As his career moved into the lateeighty s and ninety s, he added a multitude of other legendary works to his CV,including Stephen Freres's Dangerous Liaisons and Anthony Mingella's TheEnglish Patient, both of which he picked up Oscars for. It was in the 2000s,though, that he was introduced to his most famous project, designing Hogwarts,a job that he has done since 2001 on all eight Harry Potter and three fantasticBeasts films, if you can believe it. In amongst all of that, he also found timeto design David Lynch's seminal film, The Elephant Man and much to love classicNotting Hill.

My guest is Stuart Craig. How areyou doing today? Good afternoon. Doing okay? Slightly about my recall ofvillages and talking to you, but it's a pleasure.

The pleasure is all mine, Stewart.Now, I ask all of my guests the same first question, and that is what did yourparents do and did it affect your career choices moving forward? Not asdirectly as that and not as forcefully as that. My mother, in her later life,discovered that flower painting watercolor was something she was quite became quite proficient at.

And the family were alwayssurprised at delicacy of the work. And it was a million miles from what we doin building plot wood sets. But she did have this undeveloped designexpression.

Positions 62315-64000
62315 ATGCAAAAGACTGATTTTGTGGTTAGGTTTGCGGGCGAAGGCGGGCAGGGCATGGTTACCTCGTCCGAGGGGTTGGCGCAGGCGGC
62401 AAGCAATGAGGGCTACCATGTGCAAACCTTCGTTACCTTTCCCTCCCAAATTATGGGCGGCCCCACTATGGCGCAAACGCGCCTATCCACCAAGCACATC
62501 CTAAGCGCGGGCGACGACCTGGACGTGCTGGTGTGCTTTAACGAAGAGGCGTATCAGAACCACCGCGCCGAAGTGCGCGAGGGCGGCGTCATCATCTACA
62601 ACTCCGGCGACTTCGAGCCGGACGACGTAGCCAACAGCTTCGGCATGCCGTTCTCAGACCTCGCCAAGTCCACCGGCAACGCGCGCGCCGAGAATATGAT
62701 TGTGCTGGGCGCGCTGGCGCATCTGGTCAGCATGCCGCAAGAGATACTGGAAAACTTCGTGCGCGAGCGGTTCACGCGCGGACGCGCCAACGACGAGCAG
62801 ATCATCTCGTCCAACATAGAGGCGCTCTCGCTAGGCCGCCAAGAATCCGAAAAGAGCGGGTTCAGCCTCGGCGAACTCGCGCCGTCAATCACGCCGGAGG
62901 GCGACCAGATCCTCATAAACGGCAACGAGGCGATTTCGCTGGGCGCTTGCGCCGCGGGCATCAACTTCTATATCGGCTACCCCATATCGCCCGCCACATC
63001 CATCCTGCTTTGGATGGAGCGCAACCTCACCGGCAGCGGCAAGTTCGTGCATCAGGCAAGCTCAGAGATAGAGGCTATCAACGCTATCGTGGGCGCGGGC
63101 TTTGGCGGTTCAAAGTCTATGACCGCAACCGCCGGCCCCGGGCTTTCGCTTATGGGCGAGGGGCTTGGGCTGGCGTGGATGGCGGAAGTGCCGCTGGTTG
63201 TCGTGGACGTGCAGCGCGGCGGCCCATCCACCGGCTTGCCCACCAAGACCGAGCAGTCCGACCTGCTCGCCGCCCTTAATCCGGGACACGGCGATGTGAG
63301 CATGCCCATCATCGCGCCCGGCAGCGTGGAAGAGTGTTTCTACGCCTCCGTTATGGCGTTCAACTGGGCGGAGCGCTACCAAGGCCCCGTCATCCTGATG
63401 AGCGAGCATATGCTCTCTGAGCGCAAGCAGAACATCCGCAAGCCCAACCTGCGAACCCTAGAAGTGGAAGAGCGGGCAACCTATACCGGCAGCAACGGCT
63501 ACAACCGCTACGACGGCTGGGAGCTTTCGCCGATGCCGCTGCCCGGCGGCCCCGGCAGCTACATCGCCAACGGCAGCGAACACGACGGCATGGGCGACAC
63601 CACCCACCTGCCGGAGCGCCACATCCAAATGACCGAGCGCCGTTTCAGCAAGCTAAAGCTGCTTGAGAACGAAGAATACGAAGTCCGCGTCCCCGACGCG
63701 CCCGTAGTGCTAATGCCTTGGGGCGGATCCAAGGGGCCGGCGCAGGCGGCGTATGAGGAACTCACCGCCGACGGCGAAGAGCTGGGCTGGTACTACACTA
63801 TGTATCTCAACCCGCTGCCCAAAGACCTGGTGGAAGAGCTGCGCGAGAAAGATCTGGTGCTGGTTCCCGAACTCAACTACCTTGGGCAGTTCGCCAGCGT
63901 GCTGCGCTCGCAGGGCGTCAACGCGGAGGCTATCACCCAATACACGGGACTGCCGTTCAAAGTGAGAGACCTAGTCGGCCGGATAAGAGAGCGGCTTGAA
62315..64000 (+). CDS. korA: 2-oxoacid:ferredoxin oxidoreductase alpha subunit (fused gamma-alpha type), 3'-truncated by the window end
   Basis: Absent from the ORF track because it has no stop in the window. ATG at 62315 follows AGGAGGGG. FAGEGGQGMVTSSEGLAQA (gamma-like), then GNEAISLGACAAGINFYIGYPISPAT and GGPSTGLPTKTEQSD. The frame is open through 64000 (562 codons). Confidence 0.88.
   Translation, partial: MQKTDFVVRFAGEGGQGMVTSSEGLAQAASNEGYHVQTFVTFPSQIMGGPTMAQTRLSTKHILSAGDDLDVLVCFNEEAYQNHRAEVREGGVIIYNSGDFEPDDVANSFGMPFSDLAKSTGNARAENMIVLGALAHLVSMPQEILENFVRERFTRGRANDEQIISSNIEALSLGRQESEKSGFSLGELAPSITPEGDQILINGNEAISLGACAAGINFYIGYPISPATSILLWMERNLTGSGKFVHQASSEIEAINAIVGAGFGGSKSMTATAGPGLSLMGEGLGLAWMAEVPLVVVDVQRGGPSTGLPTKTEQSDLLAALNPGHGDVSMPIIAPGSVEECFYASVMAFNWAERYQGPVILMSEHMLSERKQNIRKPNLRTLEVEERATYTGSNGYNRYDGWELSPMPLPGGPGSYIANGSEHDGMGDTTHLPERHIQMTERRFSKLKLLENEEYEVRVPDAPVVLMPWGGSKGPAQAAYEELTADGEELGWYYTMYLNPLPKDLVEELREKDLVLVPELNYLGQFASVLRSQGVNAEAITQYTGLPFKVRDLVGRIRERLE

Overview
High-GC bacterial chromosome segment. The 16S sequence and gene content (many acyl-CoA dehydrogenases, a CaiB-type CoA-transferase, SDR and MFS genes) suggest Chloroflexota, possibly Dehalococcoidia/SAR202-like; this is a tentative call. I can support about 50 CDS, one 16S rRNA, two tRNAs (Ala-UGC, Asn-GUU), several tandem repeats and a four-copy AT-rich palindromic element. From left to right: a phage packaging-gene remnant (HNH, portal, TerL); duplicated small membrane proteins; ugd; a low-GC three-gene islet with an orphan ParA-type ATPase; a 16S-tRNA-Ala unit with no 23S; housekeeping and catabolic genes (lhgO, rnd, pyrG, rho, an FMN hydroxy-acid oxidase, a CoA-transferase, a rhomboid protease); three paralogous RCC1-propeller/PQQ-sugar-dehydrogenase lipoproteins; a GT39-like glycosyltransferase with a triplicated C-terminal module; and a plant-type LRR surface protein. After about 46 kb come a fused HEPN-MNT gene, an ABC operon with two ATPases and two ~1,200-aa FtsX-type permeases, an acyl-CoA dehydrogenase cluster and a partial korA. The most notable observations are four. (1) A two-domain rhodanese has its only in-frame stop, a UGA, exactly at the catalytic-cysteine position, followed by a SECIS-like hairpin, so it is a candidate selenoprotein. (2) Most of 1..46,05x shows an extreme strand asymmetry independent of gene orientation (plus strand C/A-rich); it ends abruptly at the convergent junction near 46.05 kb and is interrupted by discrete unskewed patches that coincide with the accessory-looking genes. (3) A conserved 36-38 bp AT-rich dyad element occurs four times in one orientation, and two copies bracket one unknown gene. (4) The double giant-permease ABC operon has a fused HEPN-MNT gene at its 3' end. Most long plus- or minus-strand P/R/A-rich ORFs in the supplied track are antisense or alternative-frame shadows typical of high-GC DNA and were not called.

I wonder what your creative motherwould have said about what you went on to do in your amazing career in thearts. Well, she would have been very proud and very surprised, I suppose, inthe first instance. But the success I was lucky enough to have, the truth is,it's exaggerated.

 There was some great work in thesesets. As I say, we were very lucky to be given the chance. And what about yourfather? Did he influence you at all the way your mother did? My dad was in theRAF or in Pakistan in 1922, I think it was.

My father was a very energetic man.He was attending furniture all the time. He was flying gliders that we can Iwas encouraged by the energy my dad had.